Calcium. Vegans may fall short when it comes to getting the needed 1,000 mg/day of calcium. Because the body absorbs natural calcium sources better than supplements, your first step to boost your intake is through food. Among calcium-rich foods, the body absorbs the most from collard greens and other greens such as kale, Chinese cabbage, broccoli and bok choy. You also can consume calcium through tofu, beans, almonds, tahini (hulled sesame seeds that are toasted and ground), figs and sea vegetables. If you’re still not getting enough, go for minimally processed foods with added calcium, such as plant milks. Finally, if you do consider a supplement, discuss options with your doctor about which types make the most sense for you and your health goals.

Iron. According to the RDA, men and postmenopausal women need 8 mg/day of iron…perimenopausal women, 18 mg/day. If you’re eating a diet with plenty of whole grains, legumes, nuts, seeds, dried fruits and green leafy vegetables, you’re likely getting enough iron. Also, having a food rich in vitamin C at the same time boosts iron absorption—great sources of vitamin C include red bell peppers, broccoli and strawberries.

Zinc. Many of the same foods that satisfy iron needs will meet the ones for zinc—the recommended amount of zinc is 11 mg/day for men and 8 mg/day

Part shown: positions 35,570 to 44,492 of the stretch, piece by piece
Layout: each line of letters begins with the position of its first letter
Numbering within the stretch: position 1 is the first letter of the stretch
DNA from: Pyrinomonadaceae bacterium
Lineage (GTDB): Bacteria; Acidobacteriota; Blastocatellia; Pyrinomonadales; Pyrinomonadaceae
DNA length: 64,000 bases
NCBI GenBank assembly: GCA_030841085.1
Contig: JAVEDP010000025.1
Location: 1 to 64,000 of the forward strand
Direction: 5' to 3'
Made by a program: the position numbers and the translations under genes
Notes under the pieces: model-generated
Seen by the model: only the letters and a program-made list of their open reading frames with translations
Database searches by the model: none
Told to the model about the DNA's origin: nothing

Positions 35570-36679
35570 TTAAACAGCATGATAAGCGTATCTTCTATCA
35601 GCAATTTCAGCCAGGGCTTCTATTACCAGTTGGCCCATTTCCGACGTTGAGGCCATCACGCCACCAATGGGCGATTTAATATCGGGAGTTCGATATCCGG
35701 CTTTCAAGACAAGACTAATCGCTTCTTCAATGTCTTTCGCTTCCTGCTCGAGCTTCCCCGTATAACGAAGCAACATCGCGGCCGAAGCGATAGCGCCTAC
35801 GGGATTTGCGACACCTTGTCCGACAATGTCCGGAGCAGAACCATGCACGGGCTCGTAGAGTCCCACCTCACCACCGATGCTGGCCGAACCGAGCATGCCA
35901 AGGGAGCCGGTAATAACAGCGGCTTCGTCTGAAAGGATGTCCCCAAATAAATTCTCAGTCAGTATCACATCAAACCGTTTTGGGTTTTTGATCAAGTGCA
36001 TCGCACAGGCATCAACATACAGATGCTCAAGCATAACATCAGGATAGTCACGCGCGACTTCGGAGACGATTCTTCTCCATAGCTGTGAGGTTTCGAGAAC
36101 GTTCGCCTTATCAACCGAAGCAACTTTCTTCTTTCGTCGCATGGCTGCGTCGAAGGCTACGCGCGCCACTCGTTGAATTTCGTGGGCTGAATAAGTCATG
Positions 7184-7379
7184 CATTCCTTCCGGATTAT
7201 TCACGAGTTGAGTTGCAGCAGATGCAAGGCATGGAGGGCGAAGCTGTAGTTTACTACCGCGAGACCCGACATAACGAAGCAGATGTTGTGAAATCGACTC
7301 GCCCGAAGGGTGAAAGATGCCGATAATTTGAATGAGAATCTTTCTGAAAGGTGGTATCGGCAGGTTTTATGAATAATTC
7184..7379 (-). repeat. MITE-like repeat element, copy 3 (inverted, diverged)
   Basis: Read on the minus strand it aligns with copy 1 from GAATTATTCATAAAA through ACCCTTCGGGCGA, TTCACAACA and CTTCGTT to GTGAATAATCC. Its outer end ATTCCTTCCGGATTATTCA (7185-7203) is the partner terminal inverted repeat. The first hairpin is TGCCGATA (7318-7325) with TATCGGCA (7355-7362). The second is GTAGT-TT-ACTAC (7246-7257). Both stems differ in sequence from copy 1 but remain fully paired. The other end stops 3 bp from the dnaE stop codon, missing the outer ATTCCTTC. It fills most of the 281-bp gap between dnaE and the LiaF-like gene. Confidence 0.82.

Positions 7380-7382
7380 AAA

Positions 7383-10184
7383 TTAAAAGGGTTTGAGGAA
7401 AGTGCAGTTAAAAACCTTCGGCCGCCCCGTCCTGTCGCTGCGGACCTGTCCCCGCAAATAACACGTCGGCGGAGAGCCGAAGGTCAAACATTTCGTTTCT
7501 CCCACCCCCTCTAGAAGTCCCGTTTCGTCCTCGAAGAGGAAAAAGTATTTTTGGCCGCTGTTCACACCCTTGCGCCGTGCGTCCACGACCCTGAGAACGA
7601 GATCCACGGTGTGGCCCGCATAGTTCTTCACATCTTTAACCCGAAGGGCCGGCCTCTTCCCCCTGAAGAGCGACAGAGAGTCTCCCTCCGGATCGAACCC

for women.

Iodine. Iodine is essential for proper thyroid function. You could be at risk for an iodine deficiency if you don’t eat much shellfish and you don’t use iodized table salt (iodine is not added to gourmet salts). One way to get the needed 150 mcg/day is through ­seaweed-based foods such as nori, kelp and wakame.

Omega-3s. Vegan diets eliminate marine-based sources of omega-3 fatty acids. However, many plant-based sources, such as walnuts, algae, chia seeds, flaxseed and hemp seed, have been found beneficial in providing plenty of omega-3s. These plant-based options provide omega-3s in the form of alpha-linolenic acid (ALA). There’s no set recommended daily intake from the National Academy of Medicine, but the “adequate intake” of ALA is 1.6 g/day for men and 1.1 g/day for women. If you need to supplement, algal oil capsules are a good alternative to fish oil.

For gut health. Choosing fiber-rich foods will support diversity in your gut microbiome, which plays a big role in tamping down inflammation and keeping you healthy. Vegan diets can provide great sources of both prebiotics (nondigestible fibers) and probiotics (live microorganisms). Prebiotics can be found in whole grains, bananas, leeks, sea moss gel and Jerusalem artichokes. To get probiotics from fermented foods when you’re skipping yogurt and kefir, consider tempeh and unpasteurized kombucha and sauerkraut.

For weight and blood sugar control. Because it is even possible to overindulge in healthy foods like nuts and seeds, it’s always a good idea to eat mindfully and listen to your hunger cues. If you’re trying to lose weight or have insulin resistance, type 2 diabetes or nonalcoholic fatty liver disease, moderate your carbohydrate consumption and make key choices such as quinoa instead of brown rice…almond flour instead of whole-wheat flour…and berries instead of bananas. Low- and ­moderate-carb dietary patterns have been found to be beneficial for weight loss and disease prevention.